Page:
Independent schools

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I received identical emails about independent schools from more than one person and, since the questions are of general interest, I offer my responses here.

Dear Mr. Farrell,

I am a parent in North Vancouver with children in both the public and independent school systems and as such have an interest in the success of both public and independent schools within our community. It is important to me to support candidates in the upcoming election who share this view. I would therefore like to ask you the following questions.

What do you believe is the most pressing issues that need addressing in our public schools?

What role do you believe independent schools play in our education system?

What is your position on the sale or long term lease (50+ years) of surplus school lands for use as an independent school?

Thank you in advance for your answers.

 1.  What do you believe is the most pressing issues that need addressing in our public schools?

Obviously, the goal is to offer proper education for each child, as determined by professional educators and parents. Schools do not have funding to supply all the challenges that would help gifted students. Nor can they afford every service needed by other children, particularly those with special needs. Since there are many worthy areas for expenditures and limited resources, school districts must compromise regularly.

Fairly balancing disparate needs of the public school community is one of the critical issues that Trustees must address. That requires board members get maximum value for each dollar of discretionary spending.

The District has two main assets: school properties and human resources. Qualities of the first are affected by provincial funding; effectiveness of the second is driven by leadership. Choices of senior staff are influenced by the Board of Education so personnel decisions are a major priority.

2.  What role do you believe independent schools play in our education system?

I sympathize with families forced to move children with learning disabilities to private schools because needed educational resources are unavailable. My position is that public schools ought to be able to meet the learning needs of any child.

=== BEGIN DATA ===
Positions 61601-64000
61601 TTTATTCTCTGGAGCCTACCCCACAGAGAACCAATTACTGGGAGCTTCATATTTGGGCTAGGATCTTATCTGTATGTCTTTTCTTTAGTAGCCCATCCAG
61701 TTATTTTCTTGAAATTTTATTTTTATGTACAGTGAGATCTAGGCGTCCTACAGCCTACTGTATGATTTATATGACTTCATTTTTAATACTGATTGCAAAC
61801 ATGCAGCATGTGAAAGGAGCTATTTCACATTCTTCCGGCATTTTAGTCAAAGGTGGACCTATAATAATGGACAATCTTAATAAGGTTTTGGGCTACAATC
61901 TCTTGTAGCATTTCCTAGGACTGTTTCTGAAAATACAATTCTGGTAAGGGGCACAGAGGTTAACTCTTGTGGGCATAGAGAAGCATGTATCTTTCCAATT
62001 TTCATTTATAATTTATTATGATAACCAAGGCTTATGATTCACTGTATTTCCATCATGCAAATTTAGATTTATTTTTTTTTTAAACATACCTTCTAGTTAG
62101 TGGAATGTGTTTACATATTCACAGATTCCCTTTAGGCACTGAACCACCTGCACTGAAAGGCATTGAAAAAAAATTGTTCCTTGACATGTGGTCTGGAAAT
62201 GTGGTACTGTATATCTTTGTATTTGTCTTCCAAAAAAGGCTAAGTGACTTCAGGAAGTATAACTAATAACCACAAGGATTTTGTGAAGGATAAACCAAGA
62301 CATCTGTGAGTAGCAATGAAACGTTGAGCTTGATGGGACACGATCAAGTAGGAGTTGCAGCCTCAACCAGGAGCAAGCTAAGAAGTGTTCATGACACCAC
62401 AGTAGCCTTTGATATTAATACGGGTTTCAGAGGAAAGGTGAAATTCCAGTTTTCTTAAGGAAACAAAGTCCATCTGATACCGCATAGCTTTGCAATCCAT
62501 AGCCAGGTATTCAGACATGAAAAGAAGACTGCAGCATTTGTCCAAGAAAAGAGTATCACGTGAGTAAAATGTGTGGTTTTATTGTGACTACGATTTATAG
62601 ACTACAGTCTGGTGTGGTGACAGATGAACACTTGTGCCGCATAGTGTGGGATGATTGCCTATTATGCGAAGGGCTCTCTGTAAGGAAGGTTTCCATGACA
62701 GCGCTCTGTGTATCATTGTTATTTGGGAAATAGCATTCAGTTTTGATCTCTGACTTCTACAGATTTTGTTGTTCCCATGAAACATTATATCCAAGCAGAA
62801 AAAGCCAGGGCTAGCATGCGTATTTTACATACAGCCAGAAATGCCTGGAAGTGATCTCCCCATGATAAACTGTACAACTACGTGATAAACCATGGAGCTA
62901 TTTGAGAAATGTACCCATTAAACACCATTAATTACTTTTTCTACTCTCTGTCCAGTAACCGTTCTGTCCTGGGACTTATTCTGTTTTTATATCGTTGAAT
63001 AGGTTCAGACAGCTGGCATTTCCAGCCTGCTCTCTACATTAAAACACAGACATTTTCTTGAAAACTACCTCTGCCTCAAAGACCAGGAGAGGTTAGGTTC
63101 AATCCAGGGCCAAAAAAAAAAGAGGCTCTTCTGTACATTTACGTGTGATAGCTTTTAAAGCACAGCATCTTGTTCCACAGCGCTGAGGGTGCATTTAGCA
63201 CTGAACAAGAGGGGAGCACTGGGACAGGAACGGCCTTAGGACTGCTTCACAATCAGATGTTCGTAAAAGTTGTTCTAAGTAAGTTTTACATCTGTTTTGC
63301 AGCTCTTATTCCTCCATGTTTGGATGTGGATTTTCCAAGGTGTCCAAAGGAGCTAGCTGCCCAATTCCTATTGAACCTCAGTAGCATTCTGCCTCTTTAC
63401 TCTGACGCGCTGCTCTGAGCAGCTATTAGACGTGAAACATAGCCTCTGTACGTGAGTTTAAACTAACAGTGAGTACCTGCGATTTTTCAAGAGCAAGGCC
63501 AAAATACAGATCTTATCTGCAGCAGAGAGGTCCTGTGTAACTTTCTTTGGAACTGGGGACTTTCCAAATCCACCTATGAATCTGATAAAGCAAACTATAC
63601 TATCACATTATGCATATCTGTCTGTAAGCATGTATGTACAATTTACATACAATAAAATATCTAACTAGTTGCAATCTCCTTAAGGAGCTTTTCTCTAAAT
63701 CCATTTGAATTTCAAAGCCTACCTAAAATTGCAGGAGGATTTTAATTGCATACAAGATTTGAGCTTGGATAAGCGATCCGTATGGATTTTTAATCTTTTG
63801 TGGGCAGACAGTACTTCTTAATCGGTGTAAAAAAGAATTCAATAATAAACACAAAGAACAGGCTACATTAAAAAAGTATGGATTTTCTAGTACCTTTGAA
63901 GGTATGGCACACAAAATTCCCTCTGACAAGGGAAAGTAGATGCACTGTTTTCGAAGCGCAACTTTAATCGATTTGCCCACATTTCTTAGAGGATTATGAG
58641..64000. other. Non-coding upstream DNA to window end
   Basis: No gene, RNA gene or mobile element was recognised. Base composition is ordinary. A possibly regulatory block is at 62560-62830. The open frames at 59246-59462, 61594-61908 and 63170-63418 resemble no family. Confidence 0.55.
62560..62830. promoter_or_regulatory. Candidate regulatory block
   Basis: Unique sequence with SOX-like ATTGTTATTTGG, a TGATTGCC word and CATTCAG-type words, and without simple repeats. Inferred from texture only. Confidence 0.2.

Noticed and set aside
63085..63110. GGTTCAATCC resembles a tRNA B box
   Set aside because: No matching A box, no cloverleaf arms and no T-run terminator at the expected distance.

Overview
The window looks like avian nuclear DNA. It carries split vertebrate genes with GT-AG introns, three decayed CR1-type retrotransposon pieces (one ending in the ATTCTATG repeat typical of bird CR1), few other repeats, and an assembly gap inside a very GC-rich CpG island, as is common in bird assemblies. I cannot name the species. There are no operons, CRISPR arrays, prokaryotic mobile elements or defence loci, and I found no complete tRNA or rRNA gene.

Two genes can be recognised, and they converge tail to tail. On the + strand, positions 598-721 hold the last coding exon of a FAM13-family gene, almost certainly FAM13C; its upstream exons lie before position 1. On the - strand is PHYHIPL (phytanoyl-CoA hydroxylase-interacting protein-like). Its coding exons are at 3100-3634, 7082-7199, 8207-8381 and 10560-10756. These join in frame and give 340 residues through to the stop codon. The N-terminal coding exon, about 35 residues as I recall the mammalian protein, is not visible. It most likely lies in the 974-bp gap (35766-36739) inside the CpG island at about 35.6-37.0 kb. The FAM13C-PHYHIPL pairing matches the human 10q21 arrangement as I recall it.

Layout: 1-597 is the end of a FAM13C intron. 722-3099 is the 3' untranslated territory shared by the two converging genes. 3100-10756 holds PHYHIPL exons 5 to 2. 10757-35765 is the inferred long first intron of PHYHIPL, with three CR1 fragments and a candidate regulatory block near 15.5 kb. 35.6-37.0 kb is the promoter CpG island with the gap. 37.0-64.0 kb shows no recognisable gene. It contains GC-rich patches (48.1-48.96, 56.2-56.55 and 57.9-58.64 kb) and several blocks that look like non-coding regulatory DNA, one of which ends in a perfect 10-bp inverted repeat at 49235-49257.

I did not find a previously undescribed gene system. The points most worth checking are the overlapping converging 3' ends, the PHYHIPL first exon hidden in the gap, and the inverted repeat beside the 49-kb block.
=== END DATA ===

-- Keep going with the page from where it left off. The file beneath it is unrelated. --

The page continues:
I accept that some parents use private institutions because they want schools to reinforce the family’s religious heritage. That is tolerable but, I am concerned about a system of education that aims to separate children according to religion – Catholics here, Muslims there, Sikhs in another location, Jews somewhere else, etc. I prefer schools that integrate children from all backgrounds because isolation of youngsters does not offer the best preparation for living as adults in a diverse society.

Teaching religion and addressing special learning requirements are not the only motivations for choosing private schools. The so-called elite schools charge significant tuition fees but also benefit from direct government funding, income tax credits and property tax exemptions, some of which apply to very valuable lands adjacent to school buildings. The percentage increases in public funding of private schools in BC have been higher than the rates of change in operating grants for public schools. That troubles me.

I also wonder if elite schools serve our society well. American writer and educator Dr. Zachary Stein noted in his book Education in a Time Between Worlds:

The recent economic crisis has involved the best graduates from our most prestigious schools. The key players were our greatest test-takers, our academic overachievers, and those who leveraged Ivy League success to land (unconscionably) high paying jobs in the financial sector. Their greed, incompetence, and narcissistic irreverence speak eloquently to the failure of our educational systems.

3. What is your position on the sale or long term lease (50+ years) of surplus school lands for use as an independent school?

Disposition of public school properties must be examined on case by case basis. If real estate owned by school districts is certain to be unneeded in the future, it should be sold for the best possible return. However, the province establishes rules in these matters. One public policy statement includes this:

School buildings and property are also valuable public assets that can become centres for delivering education and community services that meet the vital needs of the community. Available school space should be available for alternative community use; for example, early learning, child care services, adult and industry training education programs, family resource centres, seniors’ centres, public libraries, health care and therapy services, local social services, community recreation programs.

 

Author: Norm Farrell

Gwen and I raised three adult children in North Vancouver. Each lives in our community with seven grandchildren, 12 years and younger. I have worked in accounting and financial management and publish IN-SIGHTS.CA with news and commentary about public issuesv.

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